Government to table proposals to bring nurses' pay in line with other professionals in bid to avoid strikes, union claims
THE government is set to table proposals to bring nurses’ pay in line with other professionals on Monday in a last ditch bid to avoid strikes, a union has claimed.
Speaking after a meeting with health sector management, General Secretary of the Psychiatric Nurses Association, Peter Hughes, said that overtime and spending on agency staff will be used too offset the cost of the measures.
But Mr Hughes said he was very disappointed that no meaningful proposals were tabled at talks with health department officials today to avert industrial action.
Nurses plan a 24-hour strike on January 30, to be followed by five other dates next month.
The want wage hikes in the region of 12pc to put their pay on a par with other healthcare staff including radiographers, and claim there is a recruitment and retention crisis.
But the Taoiseach and government ministers are adamant an increase would breach the current public sector pay deal.
They have warned they will not improve on a €20m offer for nurses in specialised grades – but the nursing unions indicated that there may soon be a better proposal on the table.
“At the outset the employer acknowledged the seriousness of the situation,” said Mr Hughes.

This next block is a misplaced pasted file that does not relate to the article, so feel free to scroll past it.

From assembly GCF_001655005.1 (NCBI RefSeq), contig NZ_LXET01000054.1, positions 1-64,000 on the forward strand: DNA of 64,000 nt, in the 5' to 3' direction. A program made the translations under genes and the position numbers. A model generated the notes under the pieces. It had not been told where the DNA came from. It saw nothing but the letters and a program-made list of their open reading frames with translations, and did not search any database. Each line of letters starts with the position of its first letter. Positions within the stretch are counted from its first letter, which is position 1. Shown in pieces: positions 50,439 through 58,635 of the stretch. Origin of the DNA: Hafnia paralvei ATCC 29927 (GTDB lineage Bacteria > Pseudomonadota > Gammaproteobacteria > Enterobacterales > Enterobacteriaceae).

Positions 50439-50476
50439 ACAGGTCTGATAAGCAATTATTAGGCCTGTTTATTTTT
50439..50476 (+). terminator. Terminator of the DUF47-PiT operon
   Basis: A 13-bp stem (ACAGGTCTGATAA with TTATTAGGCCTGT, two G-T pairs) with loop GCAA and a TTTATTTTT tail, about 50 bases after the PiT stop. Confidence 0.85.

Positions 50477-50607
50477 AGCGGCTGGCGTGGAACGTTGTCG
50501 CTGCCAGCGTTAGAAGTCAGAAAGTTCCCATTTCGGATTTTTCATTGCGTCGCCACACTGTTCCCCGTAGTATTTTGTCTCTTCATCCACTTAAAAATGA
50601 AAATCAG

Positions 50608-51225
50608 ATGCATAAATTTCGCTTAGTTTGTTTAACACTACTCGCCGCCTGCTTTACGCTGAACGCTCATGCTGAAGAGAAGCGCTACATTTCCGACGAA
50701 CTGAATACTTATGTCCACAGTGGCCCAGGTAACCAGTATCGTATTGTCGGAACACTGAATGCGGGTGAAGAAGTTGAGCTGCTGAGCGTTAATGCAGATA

“However, we’re very disappointed that there were no meaningful proposals. The employers are going off and coming back to us on Monday and they have promised that they will come with proposals in relation to parity with therapy grades using overtime and agency costs, the extreme cost of overtime and agency, to offset any parity.”
General Secretary of the Irish Nurses and Midwives Organisation, Phil Ní Sheaghdha, said that the HSE and Department of Health has confirmed that they will have firm proposals on Monday. However, she said strike preparations will continue.
“We keep reminding them that the clock is ticking, she said. “There is a national dispute pending in 14 days times.”
She said there is general agreement that the cost savings that are required are very visible from agency spend, the costs associated with incorrectly staffing wards, and overtime costs.
“And they have agreed that these matters must be addressed and are now going back to their principals to have further discussions,” she said.
“We will be here on Monday and firm proposals will be required. I think it is very disappointing that 14 days out from a strike that we have to once again point out where the employer can save money and they agree with us, that there are massive savings to be made within the health service, but now they have to go back to their principals.”
The unions are due to meet HSE officials to discuss contingency plans to be adopted during the strikes tomorrow.